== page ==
ミセス・ノイズィ 「Misesu Noizi」
Release Date: December 04th, 2020
Duration: 98 mins.
Director: Chihiro Amano
Writer: Chihiro Amano (Screenplay),
Starring: Yukiko Shinohara, Yoko Ootaka, Takuma Nagao, Chise Niitsu, Masanari Wada, Yoriko Doguchi, Raiki Yanemoto,
Words develop a life of their own. Once a person releases them into the world, they travel far and wide and can change form depending upon the person interpreting them. This is why you should be careful with what you say and what you write. This something that a writer neglects to remember much to her cost in Mrs. Noisy, a domestic comedy that turns into heart-breaking drama by way of literary struggle.
Inspired by real-life events from 2005, the film follows a conflict between two neighbours in a danchi (housing complex).
Our protagonist is Maki Yoshioka (Yukiko Shinohara), a once successful novelist who is struggling through a prolonged slump. The reason? According to her editor, her characters are two-dimensional. With each work he turns down the more desperate she becomes. With a deadline looming, moving to a new home with her daughter Nanako (Chise Niitsu) and husband Yuichi (Takuma Nagao) promises a fresh start but things go awry soon after Maki finishes unpacking as her neighbour, Miwako Wakata (Yoko Ootaka), starts infringing on her life.
Miwako is a flinty middle-aged lady who lives with her reclusive husband and has a habit of thwacking her futons while also singing loudly on her balcony at different hours of the day. This noise often disrupts Maki’s work just as she’s about to hit a moment of genius. Maki really takes offense over perceived social slights that come when Nanako slips out and disappears all day while she is too busy writing to notice. Nanako returns to find Maki in a panic only to inform her mother that she was either at the park or at Miwako’s apartment. When the older woman scolds Maki over her poor parenting, the police get involved and neighbours start to gossip. This is when Maki becomes really hostile and quarrels begin.
The film gets into gear once the domestic war starts. It is one where the weapons of choice in the Battle of the Balconies are barbs, brooms, and boomboxes. The dust-ups between the women devolve into slapstick comedy for onlookers in the surrounding community and, eventually, the internet after Maki listens to her irresponsible social media savvy cousin Naoya (Raiki Yonemoto) and turns her conflict into a series of online blog posts where she creates a caricature of a nutty neighbour who kidnaps little Nanako. Soon a book deal with a sleazy publisher enticed by the notoriety is in the offing and it looks like Maki has found her authorial mojo again but once the media get a hold of her words they turn it into a cause célèbre and it soon spirals out of control as Miwako is made into a monster. When the true nature of Miwako and her husband emerges, it gets a lot more complicated than expected.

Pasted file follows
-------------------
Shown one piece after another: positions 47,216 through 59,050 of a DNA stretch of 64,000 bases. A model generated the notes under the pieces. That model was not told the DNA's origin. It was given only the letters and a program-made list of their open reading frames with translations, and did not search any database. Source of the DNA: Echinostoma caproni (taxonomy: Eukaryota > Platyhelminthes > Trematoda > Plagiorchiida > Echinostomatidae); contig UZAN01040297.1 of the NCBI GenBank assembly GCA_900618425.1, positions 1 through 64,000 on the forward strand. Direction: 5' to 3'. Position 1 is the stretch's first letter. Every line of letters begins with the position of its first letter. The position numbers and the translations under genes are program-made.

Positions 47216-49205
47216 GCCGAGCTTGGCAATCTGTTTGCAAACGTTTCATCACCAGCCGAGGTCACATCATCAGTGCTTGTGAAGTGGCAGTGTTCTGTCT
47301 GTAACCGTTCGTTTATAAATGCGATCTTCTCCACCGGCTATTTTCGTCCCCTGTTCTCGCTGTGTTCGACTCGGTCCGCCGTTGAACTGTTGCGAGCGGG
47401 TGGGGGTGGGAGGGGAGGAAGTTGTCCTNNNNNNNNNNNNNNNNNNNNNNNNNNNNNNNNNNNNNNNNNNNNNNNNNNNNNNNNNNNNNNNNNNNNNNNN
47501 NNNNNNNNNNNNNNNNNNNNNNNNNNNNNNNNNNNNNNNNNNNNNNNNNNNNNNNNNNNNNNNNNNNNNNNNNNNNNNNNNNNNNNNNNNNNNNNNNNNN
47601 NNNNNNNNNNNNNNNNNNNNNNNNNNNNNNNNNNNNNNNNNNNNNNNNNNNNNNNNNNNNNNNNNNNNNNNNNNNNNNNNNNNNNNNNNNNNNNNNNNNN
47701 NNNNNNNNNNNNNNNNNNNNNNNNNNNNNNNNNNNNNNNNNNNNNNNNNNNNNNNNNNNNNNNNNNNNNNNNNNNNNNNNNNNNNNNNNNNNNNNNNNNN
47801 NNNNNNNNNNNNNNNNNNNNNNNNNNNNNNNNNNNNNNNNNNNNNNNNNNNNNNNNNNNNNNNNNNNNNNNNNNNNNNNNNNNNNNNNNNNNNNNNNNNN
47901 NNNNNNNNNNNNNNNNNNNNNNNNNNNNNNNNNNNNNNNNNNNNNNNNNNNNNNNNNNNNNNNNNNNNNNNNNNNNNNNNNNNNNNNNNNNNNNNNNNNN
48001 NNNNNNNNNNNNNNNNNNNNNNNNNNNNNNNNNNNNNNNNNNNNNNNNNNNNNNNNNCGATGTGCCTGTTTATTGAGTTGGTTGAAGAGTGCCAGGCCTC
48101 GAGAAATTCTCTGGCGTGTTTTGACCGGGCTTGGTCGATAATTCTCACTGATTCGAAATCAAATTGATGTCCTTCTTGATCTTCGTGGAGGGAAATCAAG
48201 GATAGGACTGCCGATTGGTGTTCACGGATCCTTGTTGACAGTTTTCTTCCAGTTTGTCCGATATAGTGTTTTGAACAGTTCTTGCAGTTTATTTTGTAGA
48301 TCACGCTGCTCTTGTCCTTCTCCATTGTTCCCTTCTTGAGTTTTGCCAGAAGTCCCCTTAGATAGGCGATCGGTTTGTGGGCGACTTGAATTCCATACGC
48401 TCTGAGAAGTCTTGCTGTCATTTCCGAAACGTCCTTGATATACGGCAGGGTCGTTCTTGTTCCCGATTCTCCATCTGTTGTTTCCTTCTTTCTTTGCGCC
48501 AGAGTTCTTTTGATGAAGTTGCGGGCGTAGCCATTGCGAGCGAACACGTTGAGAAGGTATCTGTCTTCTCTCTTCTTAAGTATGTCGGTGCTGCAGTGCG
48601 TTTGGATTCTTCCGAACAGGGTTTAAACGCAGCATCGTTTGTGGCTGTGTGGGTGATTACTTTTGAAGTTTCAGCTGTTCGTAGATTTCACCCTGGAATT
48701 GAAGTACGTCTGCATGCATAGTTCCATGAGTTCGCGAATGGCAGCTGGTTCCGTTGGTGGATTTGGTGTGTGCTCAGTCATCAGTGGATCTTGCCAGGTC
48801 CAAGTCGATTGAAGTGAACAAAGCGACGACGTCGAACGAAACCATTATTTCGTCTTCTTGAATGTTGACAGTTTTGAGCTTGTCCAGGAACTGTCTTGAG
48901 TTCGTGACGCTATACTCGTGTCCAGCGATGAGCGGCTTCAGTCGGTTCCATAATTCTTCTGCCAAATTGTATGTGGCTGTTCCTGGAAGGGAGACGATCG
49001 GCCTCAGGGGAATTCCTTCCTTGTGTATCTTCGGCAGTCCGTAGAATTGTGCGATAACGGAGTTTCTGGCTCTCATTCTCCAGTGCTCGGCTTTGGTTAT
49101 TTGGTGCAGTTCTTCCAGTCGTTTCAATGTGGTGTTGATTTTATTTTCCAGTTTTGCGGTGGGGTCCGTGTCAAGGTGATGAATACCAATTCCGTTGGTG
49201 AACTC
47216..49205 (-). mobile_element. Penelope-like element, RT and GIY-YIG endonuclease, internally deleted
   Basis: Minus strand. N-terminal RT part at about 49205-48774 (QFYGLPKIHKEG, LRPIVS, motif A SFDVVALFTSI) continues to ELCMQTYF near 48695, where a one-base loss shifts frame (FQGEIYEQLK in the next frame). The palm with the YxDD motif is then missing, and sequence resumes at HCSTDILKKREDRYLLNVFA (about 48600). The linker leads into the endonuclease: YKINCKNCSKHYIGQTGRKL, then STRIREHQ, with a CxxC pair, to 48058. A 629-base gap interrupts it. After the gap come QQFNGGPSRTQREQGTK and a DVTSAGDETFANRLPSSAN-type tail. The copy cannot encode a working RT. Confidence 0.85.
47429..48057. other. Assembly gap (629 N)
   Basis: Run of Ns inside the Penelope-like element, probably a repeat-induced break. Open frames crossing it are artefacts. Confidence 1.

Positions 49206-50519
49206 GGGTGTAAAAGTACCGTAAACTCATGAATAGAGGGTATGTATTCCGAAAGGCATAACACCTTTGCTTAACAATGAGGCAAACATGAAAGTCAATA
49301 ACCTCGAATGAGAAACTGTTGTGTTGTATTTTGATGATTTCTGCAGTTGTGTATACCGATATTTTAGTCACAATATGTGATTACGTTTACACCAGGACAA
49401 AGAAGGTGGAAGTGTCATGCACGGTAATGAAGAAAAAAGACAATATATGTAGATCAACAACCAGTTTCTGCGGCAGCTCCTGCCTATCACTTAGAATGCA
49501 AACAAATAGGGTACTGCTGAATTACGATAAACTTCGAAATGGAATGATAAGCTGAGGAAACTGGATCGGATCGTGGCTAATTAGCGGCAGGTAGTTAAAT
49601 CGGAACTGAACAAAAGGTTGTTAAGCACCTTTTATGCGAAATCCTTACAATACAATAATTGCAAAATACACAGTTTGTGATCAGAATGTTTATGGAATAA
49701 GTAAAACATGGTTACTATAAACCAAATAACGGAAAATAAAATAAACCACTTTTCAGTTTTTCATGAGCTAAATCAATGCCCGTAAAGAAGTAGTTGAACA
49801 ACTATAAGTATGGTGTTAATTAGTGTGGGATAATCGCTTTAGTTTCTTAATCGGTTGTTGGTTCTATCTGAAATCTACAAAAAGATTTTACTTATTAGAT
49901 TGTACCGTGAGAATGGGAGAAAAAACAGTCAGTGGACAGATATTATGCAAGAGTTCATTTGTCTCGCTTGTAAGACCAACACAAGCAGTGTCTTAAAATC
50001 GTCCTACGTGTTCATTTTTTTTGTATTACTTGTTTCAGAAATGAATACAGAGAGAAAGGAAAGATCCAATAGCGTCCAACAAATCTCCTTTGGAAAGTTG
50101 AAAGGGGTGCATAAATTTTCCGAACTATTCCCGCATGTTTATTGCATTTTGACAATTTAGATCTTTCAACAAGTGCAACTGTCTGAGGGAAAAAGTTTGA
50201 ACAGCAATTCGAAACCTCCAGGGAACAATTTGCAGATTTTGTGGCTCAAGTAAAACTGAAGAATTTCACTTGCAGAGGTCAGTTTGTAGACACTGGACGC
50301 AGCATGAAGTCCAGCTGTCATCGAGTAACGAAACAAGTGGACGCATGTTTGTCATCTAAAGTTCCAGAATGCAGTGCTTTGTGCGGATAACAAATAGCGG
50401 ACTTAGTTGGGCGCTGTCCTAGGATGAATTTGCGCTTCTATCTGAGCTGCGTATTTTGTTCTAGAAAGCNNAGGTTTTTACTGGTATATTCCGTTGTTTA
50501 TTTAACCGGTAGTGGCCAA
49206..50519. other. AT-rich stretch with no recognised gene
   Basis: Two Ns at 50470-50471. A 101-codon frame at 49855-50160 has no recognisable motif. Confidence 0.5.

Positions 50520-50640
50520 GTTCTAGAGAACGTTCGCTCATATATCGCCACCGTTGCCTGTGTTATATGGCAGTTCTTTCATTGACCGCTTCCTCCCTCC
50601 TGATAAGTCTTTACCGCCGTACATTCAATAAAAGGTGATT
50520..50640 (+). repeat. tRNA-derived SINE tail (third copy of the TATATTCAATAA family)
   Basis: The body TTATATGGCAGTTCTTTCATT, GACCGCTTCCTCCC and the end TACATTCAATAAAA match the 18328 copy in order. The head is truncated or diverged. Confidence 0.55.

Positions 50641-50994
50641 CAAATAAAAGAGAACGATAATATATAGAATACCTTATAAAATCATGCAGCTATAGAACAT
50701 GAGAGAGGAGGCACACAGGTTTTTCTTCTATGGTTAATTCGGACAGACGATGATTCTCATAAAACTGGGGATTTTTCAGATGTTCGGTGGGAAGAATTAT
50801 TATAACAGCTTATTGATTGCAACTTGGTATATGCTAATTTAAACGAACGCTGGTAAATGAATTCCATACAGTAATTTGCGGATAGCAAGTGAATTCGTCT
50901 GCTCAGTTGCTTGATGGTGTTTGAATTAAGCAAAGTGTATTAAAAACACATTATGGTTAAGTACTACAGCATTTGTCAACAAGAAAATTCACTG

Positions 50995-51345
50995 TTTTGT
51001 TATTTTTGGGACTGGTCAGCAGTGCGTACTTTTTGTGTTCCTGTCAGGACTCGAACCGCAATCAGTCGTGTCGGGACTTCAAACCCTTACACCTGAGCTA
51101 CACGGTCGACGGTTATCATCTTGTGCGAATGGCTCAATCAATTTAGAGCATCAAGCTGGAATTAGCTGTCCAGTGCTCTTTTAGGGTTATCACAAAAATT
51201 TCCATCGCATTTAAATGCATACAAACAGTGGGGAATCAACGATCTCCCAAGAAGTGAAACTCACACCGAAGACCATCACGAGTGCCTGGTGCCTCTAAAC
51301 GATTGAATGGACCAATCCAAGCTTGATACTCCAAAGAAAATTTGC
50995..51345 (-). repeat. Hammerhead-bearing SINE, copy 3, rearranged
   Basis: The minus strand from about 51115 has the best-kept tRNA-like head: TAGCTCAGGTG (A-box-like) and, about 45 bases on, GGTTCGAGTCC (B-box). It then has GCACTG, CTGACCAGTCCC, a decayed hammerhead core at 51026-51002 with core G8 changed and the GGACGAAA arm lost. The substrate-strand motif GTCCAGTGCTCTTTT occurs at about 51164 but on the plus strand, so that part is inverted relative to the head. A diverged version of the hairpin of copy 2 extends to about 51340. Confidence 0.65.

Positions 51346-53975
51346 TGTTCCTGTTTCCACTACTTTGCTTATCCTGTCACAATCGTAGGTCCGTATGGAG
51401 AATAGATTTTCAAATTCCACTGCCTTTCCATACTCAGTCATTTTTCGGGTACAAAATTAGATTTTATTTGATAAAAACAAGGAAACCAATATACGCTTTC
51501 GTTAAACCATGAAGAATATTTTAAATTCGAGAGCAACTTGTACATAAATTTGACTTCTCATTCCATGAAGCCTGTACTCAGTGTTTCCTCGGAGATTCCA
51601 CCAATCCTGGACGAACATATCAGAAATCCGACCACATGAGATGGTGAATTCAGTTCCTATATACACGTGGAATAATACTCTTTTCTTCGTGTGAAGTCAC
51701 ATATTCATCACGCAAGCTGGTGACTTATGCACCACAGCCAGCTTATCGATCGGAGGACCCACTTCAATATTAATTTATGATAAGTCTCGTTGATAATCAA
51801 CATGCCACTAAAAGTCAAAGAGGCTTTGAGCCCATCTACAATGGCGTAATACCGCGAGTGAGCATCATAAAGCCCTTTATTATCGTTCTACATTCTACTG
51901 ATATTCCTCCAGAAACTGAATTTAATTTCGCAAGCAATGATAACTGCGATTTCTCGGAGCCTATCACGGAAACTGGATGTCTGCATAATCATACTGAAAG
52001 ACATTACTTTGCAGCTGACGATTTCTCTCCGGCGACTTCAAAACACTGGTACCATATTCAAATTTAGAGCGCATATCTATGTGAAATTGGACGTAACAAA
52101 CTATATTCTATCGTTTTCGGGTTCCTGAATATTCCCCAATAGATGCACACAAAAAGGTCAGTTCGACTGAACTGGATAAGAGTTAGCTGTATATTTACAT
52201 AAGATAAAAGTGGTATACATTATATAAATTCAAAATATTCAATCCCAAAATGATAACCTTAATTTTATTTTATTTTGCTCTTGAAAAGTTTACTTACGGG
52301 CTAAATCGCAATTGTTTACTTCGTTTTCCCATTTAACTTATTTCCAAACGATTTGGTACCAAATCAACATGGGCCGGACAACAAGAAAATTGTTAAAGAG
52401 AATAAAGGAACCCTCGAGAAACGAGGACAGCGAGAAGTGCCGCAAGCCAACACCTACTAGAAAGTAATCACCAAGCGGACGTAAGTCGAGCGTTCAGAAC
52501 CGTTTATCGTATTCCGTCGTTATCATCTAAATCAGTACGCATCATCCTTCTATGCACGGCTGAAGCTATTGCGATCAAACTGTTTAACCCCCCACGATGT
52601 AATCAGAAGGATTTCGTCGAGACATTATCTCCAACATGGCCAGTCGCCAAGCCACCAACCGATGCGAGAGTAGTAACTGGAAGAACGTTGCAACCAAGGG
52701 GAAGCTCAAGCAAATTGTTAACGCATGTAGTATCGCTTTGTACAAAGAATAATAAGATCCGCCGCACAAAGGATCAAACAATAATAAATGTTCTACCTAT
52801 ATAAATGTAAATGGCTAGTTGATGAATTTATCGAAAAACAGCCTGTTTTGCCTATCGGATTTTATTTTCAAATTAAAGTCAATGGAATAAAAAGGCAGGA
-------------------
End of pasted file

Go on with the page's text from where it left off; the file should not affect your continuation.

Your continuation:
The build up is gradual but it benefits from all of the everyday details in routines and behaviour that writer/director Chihiro Amano draws upon. Audiences will find a universal story of the fundamental difficulties in trying to balance career and family, Amano intertwining the quotidian aspects of Maki’s life with scenes of editorial meetings and writing to create her underlying sense of anxiety that leads to the conflict. While Miwako’s absurd behaviour and admonishment may be the spark that lights the fire of conflict it is mostly Maki’s self-doubt that is the kindling since it is clear that their dispute is merely where she channels her guilt and frustration over failing as a mother and writer.
Both Maki’s desperation to make it and her weaknesses as a writer – her inability to add depth to characters – play into why she cannot see more to Miwako other than a nuisance neighbour and this organically leads into a situation ripe for media sensationalism. Maki’s words set the parameters of the conflict between the two women and the media take it into a particularly nasty phase. The details of how things go viral online and on variety shows hit notes of believability and Amano takes advantage of the various formats to show how a recording of a particularly laugh-out-loud funny fight is parasitically used for ratings with little room for humanity which leads audiences into the final third of the movie where the roles are surprisingly reversed.
Stage actress Yoko Ootaka gives a fine comic performance as Miwako who comes off as a fierce ogress who bellows and rages and bashes down walls but when there is a radical shift in perspective to give us more background, her performance softens remarkably so that there is a new view of her character. It’s foreshadowed via props she hands to Nanako and how she treats the little girl, but Amano’s choice to frame things from Maki’s perspective prevents all but the most observant and objective viewer from piecing the clues together so it is easy to become prejudiced against Miwako.
It isn’t until the full picture is unfurled, effectively after many in the audience have probably taken Maki’s side, that we discover how little we knew of this human being whose life and behaviour the writer had turned into a parody. Indeed, the final scenes are a devastating reversal and I was in tears over how the older woman was treated by the media. Maki is put through similar treatment and loses her capacity with words to explain her actions in front of the media. While this is offered as a chance of redemption at the end, it felt a little too easy for her to get off the hook, so believable and heartrending was the humiliation that Miwako had been put through.
Whatever the case, the film makes the case of how thoughtless words can severely damage people. It is something I struggle with myself so I appreciated that the film made me think about it. I highly recommend this drama, a surprising and very moving depiction of the power of words over everyday lives.